The key to successful investing is not the investment performance but the investor performance.  Many of us believe that our goal as investors is to search for the investment that is better than average.  But it turns out that searching for this so-called best investment leads to behavior that ends up costing us money.

The Behavior Gap

It means that as investors we end up doing worse than the average investment – mostly due to our poor behavior.  This behavior gap is the difference between the average investment return and the average investor return, or the distance between what we should do and what we actually do.

Related: How to calculate your portfolio rate of return

As Carl Richards explains in his book, The Behavior Gap:

“It’s not that we’re dumb. We’re wired to avoid pain and pursue pleasure and security.  It feels right to sell when everyone around us is scared and buy when everyone feels great. It may feel right – but it’s not rational.” 

Richards says he grew tired of watching people he cared about make the same mistakes over and over with their money all because they let emotion get in the way of making smart financial decisions.

Editors note: You should buy this book for the authors’ simple drawings and sketches alone – they are priceless.

Dalbar Study

According to the most recent study by Dalbar Inc., which analyzes investor behavior, average equity fund investors earned 4.25 percent annually between 1993 and 2012 compared to the S&P 500 index, which returned 8.21 percent over the same period – a difference of nearly 4 percentage points per year.

RelatedDo stock market cycles influence your investment behaviour?

The study found that more than half of the gap in investment returns can be linked to performance chasing and other bad investing habits.  The message from Dalbar has been consistent since its first study in 1994:

“No matter what the state of the mutual fund industry, boom or bust: Investment results are more dependent on investor behavior than on fund performance. Mutual fund investors who hold on to their investment are more successful than those who time the market.”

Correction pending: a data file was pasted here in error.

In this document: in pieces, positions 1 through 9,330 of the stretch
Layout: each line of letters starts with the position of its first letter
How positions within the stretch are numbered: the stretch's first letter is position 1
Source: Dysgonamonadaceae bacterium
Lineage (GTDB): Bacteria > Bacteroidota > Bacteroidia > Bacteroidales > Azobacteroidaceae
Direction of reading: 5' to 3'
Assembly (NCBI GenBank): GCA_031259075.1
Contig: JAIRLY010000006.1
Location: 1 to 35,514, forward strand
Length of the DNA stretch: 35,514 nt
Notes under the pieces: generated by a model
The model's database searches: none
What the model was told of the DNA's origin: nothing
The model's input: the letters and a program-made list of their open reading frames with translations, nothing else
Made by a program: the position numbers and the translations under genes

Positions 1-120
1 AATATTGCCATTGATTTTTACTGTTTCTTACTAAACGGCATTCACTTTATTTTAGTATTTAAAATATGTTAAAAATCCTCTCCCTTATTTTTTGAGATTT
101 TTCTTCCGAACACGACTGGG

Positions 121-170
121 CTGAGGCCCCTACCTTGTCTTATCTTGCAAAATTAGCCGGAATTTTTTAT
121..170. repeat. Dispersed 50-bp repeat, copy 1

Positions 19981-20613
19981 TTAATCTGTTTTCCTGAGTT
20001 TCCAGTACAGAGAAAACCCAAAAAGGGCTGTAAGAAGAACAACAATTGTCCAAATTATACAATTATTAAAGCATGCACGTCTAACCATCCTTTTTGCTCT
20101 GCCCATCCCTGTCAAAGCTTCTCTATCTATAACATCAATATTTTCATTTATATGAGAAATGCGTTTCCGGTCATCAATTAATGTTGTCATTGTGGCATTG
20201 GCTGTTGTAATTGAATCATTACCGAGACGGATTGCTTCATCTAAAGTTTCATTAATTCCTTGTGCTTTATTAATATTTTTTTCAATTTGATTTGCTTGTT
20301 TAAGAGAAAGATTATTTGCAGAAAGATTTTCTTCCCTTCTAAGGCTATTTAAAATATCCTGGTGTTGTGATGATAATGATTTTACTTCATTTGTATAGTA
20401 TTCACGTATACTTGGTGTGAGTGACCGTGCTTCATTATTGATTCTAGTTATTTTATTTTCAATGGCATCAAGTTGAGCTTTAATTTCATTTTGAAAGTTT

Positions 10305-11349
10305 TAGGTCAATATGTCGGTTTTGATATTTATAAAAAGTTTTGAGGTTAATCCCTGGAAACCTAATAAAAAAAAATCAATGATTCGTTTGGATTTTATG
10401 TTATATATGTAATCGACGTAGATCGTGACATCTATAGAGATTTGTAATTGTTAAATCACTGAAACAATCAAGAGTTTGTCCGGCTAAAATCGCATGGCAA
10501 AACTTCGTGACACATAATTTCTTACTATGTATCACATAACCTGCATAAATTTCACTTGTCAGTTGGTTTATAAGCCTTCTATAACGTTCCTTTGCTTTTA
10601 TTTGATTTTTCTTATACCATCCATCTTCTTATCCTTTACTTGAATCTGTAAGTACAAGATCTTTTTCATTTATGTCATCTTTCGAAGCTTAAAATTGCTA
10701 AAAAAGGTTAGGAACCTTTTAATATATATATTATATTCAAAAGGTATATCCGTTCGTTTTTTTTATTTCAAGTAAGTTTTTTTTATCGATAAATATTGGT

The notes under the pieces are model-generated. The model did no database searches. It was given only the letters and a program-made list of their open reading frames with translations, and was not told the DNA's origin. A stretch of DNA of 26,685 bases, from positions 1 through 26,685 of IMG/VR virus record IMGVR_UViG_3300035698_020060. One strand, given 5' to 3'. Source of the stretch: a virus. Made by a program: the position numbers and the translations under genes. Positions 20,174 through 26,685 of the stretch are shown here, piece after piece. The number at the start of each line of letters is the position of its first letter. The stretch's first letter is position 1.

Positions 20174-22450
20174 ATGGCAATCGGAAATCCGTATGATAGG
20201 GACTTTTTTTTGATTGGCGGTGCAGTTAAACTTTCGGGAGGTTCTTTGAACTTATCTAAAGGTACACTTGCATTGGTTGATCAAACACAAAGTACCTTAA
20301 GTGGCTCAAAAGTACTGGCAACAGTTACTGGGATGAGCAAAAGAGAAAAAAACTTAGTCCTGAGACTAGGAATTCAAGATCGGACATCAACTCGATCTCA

Understanding this behavior gap – and your own behavioral tendencies – is crucial to achieving better investment returns.  Accept the fact that no one can accurately predict what the stock market is going to do and that very few investors can consistently pick better than average investments.

Related: Why certain world events spark totally irrational behaviour

Richards says that even though we all make mistakes we need to review them and identify our personal behavior gaps in order to avoid them in the future.

“The goal isn’t to make the ‘perfect’ decision about money every time, but to do the best we can and move forward.  Most of the time, that’s enough.”

Final thoughts

If you are constantly trying to guess where the stock market is going and chasing last year’s winners then there’s a good chance that your investor behavior gap is going to eat away at half your potential savings or more.

Related: Avoid these four investing mistakes

Instead, focus on what you can control – building an investment plan that you’re comfortable with so that if the markets go for a wild ride, or there’s an economic crisis is China, or Jim Cramer is yelling about something, you can tune out the noise and just stick with your plan.

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5 Comments

  1. Dan @ Our Big Fat Wallet on February 23, 2014 at 10:24 pm

    I find investing in dividend stocks helps take some of the emotion out of investing. I know the dividends will keep coming in regardless of what is effecting the market so it almost becomes routine or even boring. I’ve given up trying to time the market as it usually doesn’t work (for me) and I try not to chase past performance – although it is sometimes tempting

  2. AJ Borowsky on February 24, 2014 at 6:43 am

    I was a big fan of Carl Richards’ drawings but he is a poor source of financial advice or expertise. You say he said “he grew tired of watching people he cared about make the same mistakes over and over with their money.” Well he made the most mistakes of them all.

    The advice in you post is spot on but Carl Richards is not one to talk.

  3. Money Saving on February 24, 2014 at 1:13 pm

    I definitely believe his analysis. I used to be one of these types of folks until I saw the light that you cannot realistically beat the market over the long term unless you’re cheating – which has the pesky problem of being illegal!

  4. My Own Advisor on February 24, 2014 at 4:37 pm

    I’m with Dan above, I find investing in dividend stocks helps take my emotions out of the equation.

    I’m becoming more of an indexer, holding more XIU and VTI over time but I won’t sell my individual stocks unless something dramatic happens. I even hold a bit of TA.T, just a small portion which is good.

    Mark

  5. Don on February 25, 2014 at 7:46 pm

    I’ve been watching some of the new mo-mo stocks lately – Tesla, FB, Zulily, etc, and people still don’t change. It’s the same old cult-like belief in non-sense that is going to make a lot of people a lot poorer.

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